You are being pedantic me thinks, and misinterpreting what I said. By protocol I mean the information depicted on the record as found in Ancestry or FMP which, obviously would be the one in vogue at the time. I can't make it any clearer than that. In other words if (at the time) the record showed Clifton, Gloucestershire; that is what I would show.
     
  14. peter

    peter Administrator Staff Member

    Thank you for confirming that I was right in my assumption about what you meant. Perhaps I didn't make my point very well.

    It is not a good idea to describe a birthplace in an Ancestry tree in a form which Ancestry do not recognise, even if that description is more accurate. So showing a birthplace as it would have been described at a particular point in time, or as it might appear on a census, may not work. For example, people are often shown on the census as having been born in London, Middlesex - but at Ancestry you can't search for people born in London, Middlesex.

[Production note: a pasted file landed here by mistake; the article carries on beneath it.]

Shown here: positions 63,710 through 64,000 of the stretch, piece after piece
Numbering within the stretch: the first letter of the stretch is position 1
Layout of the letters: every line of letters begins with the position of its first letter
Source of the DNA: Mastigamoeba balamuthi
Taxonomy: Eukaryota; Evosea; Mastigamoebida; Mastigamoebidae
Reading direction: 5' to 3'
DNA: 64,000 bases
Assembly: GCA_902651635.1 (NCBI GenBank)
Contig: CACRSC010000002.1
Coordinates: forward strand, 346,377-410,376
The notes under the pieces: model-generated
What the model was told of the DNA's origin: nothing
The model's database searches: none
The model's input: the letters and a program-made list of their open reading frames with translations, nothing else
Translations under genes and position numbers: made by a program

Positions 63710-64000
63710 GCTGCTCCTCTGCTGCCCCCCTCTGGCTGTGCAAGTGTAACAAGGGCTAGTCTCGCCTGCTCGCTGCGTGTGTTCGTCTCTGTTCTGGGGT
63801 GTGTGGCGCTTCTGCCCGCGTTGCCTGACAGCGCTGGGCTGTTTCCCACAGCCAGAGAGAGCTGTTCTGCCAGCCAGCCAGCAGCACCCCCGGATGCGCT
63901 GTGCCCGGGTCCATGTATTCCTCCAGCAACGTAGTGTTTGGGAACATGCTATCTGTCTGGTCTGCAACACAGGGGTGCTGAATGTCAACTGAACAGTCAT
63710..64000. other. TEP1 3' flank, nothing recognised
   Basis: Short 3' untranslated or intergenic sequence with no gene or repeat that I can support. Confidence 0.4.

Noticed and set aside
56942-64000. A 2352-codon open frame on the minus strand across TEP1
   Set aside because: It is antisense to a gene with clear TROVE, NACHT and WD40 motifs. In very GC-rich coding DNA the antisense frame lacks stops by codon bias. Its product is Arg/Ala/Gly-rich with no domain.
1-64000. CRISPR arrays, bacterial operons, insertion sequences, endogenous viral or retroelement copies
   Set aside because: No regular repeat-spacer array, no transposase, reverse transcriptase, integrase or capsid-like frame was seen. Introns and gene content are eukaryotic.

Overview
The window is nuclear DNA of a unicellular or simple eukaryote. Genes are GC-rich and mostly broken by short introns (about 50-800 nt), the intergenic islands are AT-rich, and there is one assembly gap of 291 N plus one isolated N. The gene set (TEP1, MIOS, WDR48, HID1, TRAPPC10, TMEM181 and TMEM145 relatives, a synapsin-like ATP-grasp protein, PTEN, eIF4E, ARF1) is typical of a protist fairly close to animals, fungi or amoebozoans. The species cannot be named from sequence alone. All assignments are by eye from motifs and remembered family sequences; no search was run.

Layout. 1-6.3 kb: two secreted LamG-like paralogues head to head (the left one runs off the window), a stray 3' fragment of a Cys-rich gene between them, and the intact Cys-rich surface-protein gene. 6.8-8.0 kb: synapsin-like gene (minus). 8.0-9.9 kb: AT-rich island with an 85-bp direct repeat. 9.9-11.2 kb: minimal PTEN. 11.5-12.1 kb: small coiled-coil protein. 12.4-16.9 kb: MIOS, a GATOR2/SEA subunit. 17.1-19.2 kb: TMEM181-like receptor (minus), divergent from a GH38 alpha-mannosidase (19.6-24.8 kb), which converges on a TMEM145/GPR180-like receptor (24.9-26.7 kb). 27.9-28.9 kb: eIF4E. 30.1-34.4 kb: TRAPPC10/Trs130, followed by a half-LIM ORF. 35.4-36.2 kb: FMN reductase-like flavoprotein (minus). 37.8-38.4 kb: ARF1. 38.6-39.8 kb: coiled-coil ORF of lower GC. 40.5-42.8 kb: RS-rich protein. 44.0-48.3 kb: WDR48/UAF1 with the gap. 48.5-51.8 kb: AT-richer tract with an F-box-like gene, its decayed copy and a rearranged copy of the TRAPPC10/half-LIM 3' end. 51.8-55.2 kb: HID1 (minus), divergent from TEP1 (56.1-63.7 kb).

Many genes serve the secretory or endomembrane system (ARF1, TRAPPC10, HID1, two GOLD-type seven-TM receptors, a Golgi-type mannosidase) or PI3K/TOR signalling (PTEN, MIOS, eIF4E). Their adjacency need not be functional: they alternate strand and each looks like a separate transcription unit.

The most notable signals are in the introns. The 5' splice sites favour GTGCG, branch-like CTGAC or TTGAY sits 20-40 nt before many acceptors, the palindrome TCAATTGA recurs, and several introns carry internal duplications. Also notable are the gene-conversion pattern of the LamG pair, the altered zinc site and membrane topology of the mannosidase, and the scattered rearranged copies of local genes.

15. Bryman

    Bryman LostCousins Megastar

    That is just a short coming of Ancestry now and may (?) be corrected in the future. My tree is not limited to Ancestry and lists locations in 19th century as being Richmond, Surrey and Kingston upon Thames, Surrey rather than Greater London, which did not exist at that time.

    Similarly, many parish records in the London area show their county as being Surrey or Middlesex even after the county of London was created and the transcription/summary at Ancestry now shows London. I record what the original document shows, regardless of whether Ancestry is able to find it in a search. I do not wish to have a big job of updating my records just because Ancestry gets corrected.